Just about every step of this chain reaction is essential to produce a bona fide allergy—which means that intervening at any of several points can shut the cascade down. People whose bodies make less IgE over time can become less sensitive to allergens. The same seems to be true for those who start producing more of another antibody, called IgG4, that can counteract IgE. Some people also dispatch a molecule known as IL-10 that can tell immune cells to cool their heels even in the midst of IgE’s perpetual scream.
All this and more can eventually persuade a body to lose its phobia of an allergen, a phenomenon known as tolerance. But because there is not a single way in which allergy manifests, it stands to reason that there won’t be a single way in which it disappears. “We don’t fully understand how these things go away,” says Zachary Rubin, a pediatrician at Oak Brook Allergists, in Illinois.
Tolerance does display a few trends. Sometimes, it unfurls naturally as people get older, especially as they approach their 60s (though allergies can appear in old age as well). Other diagnoses can go poof amid the changes that unfold as children zip through the physiological and hormonal changes brought on by toddlerhood, adolescence, and the teen years. As many as 60 to 80 percent of milk, wheat, and egg allergies can peace out by puberty—a pattern that might also be related to the instability of the allergens involved. Certain snippets of milk and egg proteins, for instance, can unravel in the presence of heat or stomach acid, making the molecules “less allergenic,” and giving the body ample opportunity to reappraise them as benign, says Anna Nowak-Węgrzyn, a pediatric allergist and immunologist at NYU Langone Health. About 80 to 90 percent of penicillin allergies, too, disappear within 10 years of when they’re first detected, more if you count the ones that are improperly diagnosed, as Blumenthal has found.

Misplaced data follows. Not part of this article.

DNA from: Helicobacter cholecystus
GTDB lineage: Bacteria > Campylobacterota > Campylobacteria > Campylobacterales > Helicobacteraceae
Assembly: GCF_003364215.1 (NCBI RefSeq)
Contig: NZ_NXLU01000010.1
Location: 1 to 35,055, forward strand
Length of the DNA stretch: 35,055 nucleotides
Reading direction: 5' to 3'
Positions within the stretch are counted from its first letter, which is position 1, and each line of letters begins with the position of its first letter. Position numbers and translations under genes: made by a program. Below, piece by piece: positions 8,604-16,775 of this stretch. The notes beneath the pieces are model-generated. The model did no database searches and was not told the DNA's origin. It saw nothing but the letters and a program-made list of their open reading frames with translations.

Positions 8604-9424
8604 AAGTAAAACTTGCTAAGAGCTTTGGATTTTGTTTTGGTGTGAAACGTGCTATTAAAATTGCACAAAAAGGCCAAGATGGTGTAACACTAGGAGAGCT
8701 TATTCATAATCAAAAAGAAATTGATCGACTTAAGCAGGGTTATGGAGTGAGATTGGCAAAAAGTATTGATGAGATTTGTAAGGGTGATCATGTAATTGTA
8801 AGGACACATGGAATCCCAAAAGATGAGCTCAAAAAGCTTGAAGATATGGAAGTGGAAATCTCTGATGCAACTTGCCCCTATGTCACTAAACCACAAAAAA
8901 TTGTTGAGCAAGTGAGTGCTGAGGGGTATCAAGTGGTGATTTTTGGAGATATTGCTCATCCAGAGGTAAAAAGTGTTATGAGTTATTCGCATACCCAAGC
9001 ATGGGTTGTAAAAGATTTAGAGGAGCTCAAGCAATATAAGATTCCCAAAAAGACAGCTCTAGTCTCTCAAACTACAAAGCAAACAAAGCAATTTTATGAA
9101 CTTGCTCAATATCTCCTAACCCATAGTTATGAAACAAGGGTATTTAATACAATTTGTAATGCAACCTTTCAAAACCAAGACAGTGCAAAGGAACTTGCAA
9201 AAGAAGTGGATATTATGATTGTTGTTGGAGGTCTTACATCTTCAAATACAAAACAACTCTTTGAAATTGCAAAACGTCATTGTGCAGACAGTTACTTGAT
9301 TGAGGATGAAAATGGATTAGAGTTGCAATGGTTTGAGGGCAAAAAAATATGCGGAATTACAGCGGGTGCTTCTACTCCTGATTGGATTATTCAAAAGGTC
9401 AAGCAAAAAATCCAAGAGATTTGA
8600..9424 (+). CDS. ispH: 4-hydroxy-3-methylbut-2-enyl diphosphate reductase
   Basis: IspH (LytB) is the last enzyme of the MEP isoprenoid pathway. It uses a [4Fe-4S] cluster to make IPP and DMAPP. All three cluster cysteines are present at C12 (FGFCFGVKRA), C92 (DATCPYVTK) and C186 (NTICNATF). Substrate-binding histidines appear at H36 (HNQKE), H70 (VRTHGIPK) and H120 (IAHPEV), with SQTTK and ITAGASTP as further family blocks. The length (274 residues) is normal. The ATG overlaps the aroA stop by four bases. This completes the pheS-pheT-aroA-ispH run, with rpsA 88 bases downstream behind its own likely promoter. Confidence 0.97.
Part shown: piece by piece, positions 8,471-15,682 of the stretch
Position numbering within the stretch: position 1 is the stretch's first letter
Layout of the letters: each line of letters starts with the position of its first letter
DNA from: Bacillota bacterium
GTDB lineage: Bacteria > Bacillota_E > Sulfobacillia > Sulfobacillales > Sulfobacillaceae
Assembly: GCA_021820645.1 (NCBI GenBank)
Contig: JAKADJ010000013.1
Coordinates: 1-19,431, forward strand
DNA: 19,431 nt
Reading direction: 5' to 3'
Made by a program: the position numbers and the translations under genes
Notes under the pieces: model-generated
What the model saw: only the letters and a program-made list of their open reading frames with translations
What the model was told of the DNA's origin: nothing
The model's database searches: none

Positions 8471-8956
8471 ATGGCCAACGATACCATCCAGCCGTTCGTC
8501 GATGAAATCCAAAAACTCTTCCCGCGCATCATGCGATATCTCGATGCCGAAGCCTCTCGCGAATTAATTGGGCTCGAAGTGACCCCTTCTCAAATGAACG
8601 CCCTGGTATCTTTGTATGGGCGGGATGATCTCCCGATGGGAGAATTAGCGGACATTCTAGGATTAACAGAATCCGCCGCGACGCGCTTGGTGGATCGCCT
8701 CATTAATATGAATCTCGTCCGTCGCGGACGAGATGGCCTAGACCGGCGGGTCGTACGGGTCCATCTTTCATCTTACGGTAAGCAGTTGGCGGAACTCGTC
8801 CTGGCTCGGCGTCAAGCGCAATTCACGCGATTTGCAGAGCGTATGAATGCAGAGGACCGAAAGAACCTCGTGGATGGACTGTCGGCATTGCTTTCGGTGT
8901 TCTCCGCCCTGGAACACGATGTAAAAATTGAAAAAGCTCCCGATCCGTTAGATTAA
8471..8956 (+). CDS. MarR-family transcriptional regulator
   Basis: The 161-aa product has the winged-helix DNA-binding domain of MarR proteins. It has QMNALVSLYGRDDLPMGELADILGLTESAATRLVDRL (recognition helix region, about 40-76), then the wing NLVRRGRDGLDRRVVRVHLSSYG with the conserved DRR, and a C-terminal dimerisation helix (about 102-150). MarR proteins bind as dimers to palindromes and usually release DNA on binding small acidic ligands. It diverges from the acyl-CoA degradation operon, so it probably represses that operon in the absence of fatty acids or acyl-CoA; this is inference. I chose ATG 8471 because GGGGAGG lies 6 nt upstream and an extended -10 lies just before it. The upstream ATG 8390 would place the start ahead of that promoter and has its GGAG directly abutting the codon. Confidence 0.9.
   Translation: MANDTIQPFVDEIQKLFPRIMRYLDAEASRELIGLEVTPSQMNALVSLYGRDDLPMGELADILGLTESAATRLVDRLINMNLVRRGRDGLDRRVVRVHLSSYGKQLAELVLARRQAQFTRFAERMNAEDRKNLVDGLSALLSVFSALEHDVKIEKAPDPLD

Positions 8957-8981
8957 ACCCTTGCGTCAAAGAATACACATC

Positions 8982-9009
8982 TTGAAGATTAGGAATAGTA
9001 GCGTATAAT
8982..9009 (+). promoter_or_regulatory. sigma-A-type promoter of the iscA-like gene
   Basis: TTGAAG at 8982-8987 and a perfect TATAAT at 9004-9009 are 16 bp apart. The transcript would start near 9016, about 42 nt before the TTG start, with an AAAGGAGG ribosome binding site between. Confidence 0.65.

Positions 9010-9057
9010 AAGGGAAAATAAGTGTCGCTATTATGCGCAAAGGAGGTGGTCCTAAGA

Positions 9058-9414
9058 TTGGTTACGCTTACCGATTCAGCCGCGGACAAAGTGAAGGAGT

Other allergies are more likely to be lifers without dedicated intervention—among them, issues with peanuts, tree nuts, shellfish, pollen, and pets. Part of the reason may be that some of these allergens are super tough to neutralize or purge. The main cat allergen, a protein called “Fel d 1” that’s found in feline saliva, urine, and gland secretions, can linger for six months after a cat vacates the premises. It can get airborne, and glom on to surfaces; it’s been found in schools and churches and buses and hospitals, “even in space,” Blumenthal told me.